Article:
About SwissOrthology

Orthologs are genes that have started diverging through a speciation event, and play an important role in many bioinformatics applications such as gene function prediction, species tree reconstruction or comparative analyses.

The SIB-funded initiative, SwissOrthology, is aimed at serving the orthology community— both users and method-developers. OMA (“Orthologous MAtrix”) and OrthoDB are two world wide leading resources which both provide precomputed gene orthology and stand alone software for custom orthology analyses. SwissOrthology is a joint collaboration involving both groups.

For feedback, suggestions and questions, please contact us on info@swissorthology.ch.

Maintenance and development of OMA and OrthoDB

The SwissOrthology project supports the vital maintenance and development of OMA and OrthoDB by helping of keeping both of the resources updated.

Allowing users to query both resources simultaneously

SwissOrthology provides functionality for orthology method-developers and users to retrieve consensus orthology calls derived from OMA and OrthoDB. This uses federated SPARQL queries as a backend to facilitate speedy lookups.

SwissOrthology serves as a joint interface between both resources to search for hierarchical orthologs groups for a UniProt protein.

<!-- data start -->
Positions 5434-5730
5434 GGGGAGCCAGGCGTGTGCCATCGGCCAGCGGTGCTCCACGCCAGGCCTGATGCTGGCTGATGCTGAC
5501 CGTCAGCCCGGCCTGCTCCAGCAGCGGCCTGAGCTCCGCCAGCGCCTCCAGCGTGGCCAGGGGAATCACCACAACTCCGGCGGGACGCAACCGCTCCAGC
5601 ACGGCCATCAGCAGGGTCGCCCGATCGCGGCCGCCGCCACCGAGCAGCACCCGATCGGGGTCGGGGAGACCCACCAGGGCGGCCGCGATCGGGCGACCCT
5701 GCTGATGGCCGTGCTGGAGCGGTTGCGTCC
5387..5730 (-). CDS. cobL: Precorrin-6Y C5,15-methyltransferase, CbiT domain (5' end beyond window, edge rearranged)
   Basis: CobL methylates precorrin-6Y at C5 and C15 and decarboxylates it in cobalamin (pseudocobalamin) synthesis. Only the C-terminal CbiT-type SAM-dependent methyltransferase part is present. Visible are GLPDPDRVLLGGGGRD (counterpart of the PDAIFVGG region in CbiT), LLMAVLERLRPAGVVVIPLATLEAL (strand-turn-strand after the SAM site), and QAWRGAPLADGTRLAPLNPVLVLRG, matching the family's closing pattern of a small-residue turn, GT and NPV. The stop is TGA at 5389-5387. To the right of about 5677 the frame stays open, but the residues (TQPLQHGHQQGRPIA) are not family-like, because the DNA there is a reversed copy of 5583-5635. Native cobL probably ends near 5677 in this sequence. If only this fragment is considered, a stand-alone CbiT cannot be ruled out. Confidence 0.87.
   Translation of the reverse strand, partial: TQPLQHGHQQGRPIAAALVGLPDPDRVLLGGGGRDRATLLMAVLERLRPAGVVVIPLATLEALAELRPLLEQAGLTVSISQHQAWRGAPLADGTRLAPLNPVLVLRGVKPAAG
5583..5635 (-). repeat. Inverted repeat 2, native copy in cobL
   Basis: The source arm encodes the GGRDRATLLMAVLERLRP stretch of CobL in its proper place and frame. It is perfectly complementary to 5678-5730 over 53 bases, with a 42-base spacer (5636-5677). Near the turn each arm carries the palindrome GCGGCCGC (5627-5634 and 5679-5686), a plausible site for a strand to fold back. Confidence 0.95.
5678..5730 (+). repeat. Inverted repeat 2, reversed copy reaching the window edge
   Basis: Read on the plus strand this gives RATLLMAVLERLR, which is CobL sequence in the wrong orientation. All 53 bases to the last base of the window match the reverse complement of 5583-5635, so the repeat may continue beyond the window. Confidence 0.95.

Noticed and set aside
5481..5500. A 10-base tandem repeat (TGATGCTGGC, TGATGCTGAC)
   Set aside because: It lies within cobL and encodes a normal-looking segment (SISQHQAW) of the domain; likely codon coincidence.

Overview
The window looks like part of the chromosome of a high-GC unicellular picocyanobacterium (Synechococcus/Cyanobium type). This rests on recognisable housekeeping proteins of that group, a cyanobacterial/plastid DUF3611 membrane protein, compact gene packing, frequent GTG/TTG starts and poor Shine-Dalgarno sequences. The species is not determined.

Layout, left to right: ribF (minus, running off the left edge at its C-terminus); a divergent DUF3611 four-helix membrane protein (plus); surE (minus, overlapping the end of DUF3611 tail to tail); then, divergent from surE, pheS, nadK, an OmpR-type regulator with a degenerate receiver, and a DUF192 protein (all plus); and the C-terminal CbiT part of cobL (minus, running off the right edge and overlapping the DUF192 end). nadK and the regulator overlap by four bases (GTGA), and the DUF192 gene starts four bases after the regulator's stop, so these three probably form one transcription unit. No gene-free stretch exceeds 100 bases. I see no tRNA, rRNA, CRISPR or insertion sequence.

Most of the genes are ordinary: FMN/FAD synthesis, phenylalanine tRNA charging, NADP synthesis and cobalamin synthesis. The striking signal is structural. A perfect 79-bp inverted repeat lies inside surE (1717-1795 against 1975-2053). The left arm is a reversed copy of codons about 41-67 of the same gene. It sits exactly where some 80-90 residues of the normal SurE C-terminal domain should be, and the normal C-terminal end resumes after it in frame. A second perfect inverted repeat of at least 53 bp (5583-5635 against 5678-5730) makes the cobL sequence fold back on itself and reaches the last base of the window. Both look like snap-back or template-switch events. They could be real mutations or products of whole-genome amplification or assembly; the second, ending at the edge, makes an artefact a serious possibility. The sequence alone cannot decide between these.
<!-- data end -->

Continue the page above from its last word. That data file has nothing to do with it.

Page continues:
Orthology guidance

SwissOrthology provides guidance to help prospective users determine which platform is best suited to their needs in terms of type of homologs, species, and analyses.


Though OMA and OrthoDB have distinct foci, serve different communities, and target different downstream applications, we collaborated on developing SIBLINGs, a joint effort to consolidate all-against-all homology computations on a common platform — by far the most time consuming step. The current SIBLINGs infrastructure already allows for computation of the all-against-all in a parallel, noncentralized way that can even span across different clusters. SIBLINGs is open for third party resources to adopt as the source of all-against-all gene homology data. In order to make large scale use of SIBLINGs, a group would also need to participate in computing.